And it’s not just about the technology. One worrying case I am aware of is where Protectively Marked information was released into the public domain under the Freedom of Information Act (FOI). Notwithstanding that the subject matter was declassified, there was no consideration given over its potential to implicate, or provision intelligence to its new readership for target selection – but it did, and by virtue of its content, provided a link between a security services operation to an obscure facility that would not normally be privileged with such an association. Nevertheless, it was serving up a much increased level of risk to every civil servant and employee, not to mention their collocated, unaware neighbors. But even more worrying, when this was reported to the head of security, no action was taken.

I Could Write a Book about this, But…

I have limited space to fully justify this topic, and will never even get to introduce the security relationships of mobile computing, home servers, virtualization, DNS, WiFi, and micro-imaging, let alone metadata, but I think you get the point. Thus the conclusion is simple, and while the aforementioned areas may not all be present in your operations, I can personally qualify they are common finds from across many sectors that you would not normally associate with such levels of insecurity.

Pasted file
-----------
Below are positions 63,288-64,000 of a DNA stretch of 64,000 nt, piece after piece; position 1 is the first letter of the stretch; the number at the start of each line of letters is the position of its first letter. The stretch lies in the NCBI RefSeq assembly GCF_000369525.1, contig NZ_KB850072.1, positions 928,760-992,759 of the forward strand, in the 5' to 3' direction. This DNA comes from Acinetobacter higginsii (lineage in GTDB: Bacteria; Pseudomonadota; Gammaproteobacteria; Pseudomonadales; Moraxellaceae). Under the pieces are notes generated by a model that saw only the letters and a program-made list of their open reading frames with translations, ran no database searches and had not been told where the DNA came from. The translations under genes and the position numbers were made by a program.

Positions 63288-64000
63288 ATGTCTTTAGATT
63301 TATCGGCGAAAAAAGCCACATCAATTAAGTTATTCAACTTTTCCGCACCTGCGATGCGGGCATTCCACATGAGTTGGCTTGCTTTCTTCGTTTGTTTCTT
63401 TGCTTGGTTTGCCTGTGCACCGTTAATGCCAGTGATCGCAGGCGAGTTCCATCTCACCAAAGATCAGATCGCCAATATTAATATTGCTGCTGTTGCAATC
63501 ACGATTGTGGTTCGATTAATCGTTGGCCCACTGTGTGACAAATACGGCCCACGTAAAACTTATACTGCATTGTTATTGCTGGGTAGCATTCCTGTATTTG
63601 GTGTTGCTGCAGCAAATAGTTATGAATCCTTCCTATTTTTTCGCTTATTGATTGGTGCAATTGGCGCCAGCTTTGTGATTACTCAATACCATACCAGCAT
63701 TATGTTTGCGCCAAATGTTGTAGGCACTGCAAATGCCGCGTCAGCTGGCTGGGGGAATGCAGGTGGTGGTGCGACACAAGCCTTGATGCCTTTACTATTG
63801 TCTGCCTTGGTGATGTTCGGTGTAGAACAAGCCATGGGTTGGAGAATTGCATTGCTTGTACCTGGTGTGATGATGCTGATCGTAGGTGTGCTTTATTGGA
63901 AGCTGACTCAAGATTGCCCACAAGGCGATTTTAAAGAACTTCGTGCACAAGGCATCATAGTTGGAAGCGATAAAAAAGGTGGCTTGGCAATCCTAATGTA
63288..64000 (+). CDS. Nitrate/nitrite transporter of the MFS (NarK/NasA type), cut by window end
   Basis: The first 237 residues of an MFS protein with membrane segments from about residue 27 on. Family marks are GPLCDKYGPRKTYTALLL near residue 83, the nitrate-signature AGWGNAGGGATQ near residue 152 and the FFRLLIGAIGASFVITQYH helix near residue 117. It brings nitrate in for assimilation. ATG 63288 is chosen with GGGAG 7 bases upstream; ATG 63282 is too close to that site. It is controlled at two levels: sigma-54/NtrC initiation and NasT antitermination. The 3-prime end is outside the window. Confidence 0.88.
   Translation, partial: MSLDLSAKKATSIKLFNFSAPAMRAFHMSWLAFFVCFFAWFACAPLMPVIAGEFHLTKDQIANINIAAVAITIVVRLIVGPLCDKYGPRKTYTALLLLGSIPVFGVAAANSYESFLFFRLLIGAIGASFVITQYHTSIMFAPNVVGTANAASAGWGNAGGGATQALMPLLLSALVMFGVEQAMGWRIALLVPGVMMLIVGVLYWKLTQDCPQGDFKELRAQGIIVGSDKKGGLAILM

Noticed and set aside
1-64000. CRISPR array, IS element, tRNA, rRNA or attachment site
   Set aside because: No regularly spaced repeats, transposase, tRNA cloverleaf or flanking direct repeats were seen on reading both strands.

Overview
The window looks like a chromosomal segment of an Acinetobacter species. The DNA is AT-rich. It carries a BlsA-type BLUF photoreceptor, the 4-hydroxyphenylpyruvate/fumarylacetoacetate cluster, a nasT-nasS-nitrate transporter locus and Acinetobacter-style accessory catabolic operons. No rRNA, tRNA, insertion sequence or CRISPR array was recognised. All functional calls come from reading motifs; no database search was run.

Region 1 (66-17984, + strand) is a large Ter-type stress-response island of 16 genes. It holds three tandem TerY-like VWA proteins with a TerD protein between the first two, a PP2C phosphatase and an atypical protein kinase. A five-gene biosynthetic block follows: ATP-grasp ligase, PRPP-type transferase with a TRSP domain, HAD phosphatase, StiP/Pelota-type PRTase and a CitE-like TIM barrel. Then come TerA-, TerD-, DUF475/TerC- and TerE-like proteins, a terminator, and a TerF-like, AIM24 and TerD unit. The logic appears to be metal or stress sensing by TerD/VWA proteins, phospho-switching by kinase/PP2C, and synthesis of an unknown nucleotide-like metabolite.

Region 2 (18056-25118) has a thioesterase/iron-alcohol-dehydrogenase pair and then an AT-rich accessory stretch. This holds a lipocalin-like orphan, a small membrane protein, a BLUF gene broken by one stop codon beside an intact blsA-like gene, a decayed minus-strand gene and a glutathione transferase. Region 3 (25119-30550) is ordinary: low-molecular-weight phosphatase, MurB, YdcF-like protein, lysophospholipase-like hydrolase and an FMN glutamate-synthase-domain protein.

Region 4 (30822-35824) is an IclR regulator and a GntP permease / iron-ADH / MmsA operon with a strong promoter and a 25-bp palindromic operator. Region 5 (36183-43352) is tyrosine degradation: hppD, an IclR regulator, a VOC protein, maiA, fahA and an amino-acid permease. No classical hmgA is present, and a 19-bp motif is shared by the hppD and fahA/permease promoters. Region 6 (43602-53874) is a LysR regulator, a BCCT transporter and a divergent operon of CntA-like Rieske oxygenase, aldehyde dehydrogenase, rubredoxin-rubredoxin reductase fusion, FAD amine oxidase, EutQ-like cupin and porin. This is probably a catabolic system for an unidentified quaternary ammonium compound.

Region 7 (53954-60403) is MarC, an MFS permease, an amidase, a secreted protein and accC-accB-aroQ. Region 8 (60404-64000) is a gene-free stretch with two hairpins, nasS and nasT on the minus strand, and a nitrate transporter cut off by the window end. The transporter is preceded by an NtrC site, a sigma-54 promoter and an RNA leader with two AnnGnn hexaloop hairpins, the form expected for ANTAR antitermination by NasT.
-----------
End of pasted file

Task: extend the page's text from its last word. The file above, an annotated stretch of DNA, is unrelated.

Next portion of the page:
So let us eradicate the approach that can be taken for DLP, which on occasion can be a ‘silver-bullet’ solution based on a point-and-click installation of a purchased application, and deal with DLP as a corporate-wide technology and business strategy.

If you are embarking on a DLP project, don’t just focus on the capabilities and expectations set against the tool of choice, but look to the spectrum of the enterprise, and ask the question: Where could my information assets leak from? Also apply an open mind and seek out the real opportunities for insecurity, including the user desktop, infrastructure, and the interface to the interconnected world of the internet. Then with a broad brush of savvy, you may just find that you can get a little closer to securing the enterprise – but even then, don’t take it for granted. Continue to employ a watchful eye over what functionality and access users are provisioned with in the future.


John Walker is the CEO of Secure-Bastion and a visiting professor at Nottingham Trent University. Walker is a fellow of the BCS and holds numerous certifications, including: CITP (BCS), CISM CRISC (ISACA), and UK Government ITPC. He is chair of the London ISACA Chapter Security Advisory Group (SAG), an ENISA CEI-Listed Expert, and editorial board member of Cyber Security Research Institute (CSRI).


What’s hot on Infosecurity Magazine?